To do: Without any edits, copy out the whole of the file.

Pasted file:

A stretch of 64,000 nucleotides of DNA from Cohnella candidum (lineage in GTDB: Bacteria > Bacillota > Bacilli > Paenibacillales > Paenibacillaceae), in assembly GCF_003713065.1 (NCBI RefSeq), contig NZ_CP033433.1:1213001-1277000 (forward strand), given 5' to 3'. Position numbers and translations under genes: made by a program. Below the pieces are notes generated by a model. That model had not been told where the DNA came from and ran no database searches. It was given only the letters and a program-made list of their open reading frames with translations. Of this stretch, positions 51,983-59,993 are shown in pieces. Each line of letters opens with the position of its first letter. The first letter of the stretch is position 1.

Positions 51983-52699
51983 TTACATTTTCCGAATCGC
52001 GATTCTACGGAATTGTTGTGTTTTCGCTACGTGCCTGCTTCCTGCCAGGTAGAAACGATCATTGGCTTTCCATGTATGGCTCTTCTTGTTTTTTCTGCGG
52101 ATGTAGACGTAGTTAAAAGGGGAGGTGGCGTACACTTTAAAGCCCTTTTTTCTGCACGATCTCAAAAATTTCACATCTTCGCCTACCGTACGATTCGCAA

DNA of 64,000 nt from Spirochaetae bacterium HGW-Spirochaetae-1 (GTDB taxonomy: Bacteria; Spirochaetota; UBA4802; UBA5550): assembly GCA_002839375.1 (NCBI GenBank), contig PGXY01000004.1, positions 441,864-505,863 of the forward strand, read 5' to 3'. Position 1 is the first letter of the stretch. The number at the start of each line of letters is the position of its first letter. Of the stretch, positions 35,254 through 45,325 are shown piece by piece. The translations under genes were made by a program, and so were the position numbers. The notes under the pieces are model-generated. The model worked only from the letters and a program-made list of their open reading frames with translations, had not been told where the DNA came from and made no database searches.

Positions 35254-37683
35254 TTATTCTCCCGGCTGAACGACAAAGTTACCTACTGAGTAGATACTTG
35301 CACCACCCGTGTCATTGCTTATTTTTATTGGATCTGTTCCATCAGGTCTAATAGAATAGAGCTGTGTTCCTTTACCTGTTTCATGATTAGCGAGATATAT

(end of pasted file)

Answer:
A stretch of 64,000 nucleotides of DNA from Cohnella candidum (lineage in GTDB: Bacteria > Bacillota > Bacilli > Paenibacillales > Paenibacillaceae), in assembly GCF_003713065.1 (NCBI RefSeq), contig NZ_CP033433.1:1213001-1277000 (forward strand), given 5' to 3'. Position numbers and translations under genes: made by a program. Below the pieces are notes generated by a model. That model had not been told where the DNA came from and ran no database searches. It was given only the letters and a program-made list of their open reading frames with translations. Of this stretch, positions 51,983-59,993 are shown in pieces. Each line of letters opens with the position of its first letter. The first letter of the stretch is position 1.

Positions 51983-52699
51983 TTACATTTTCCGAATCGC
52001 GATTCTACGGAATTGTTGTGTTTTCGCTACGTGCCTGCTTCCTGCCAGGTAGAAACGATCATTGGCTTTCCATGTATGGCTCTTCTTGTTTTTTCTGCGG
52101 ATGTAGACGTAGTTAAAAGGGGAGGTGGCGTACACTTTAAAGCCCTTTTTTCTGCACGATCTCAAAAATTTCACATCTTCGCCTACCGTACGATTCGCAA

DNA of 64,000 nt from Spirochaetae bacterium HGW-Spirochaetae-1 (GTDB taxonomy: Bacteria; Spirochaetota; UBA4802; UBA5550): assembly GCA_002839375.1 (NCBI GenBank), contig PGXY01000004.1, positions 441,864-505,863 of the forward strand, read 5' to 3'. Position 1 is the first letter of the stretch. The number at the start of each line of letters is the position of its first letter. Of the stretch, positions 35,254 through 45,325 are shown piece by piece. The translations under genes were made by a program, and so were the position numbers. The notes under the pieces are model-generated. The model worked only from the letters and a program-made list of their open reading frames with translations, had not been told where the DNA came from and made no database searches.

Positions 35254-37683
35254 TTATTCTCCCGGCTGAACGACAAAGTTACCTACTGAGTAGATACTTG
35301 CACCACCCGTGTCATTGCTTATTTTTATTGGATCTGTTCCATCAGGTCTAATAGAATAGAGCTGTGTTCCTTTACCTGTTTCATGATTAGCGAGATATAT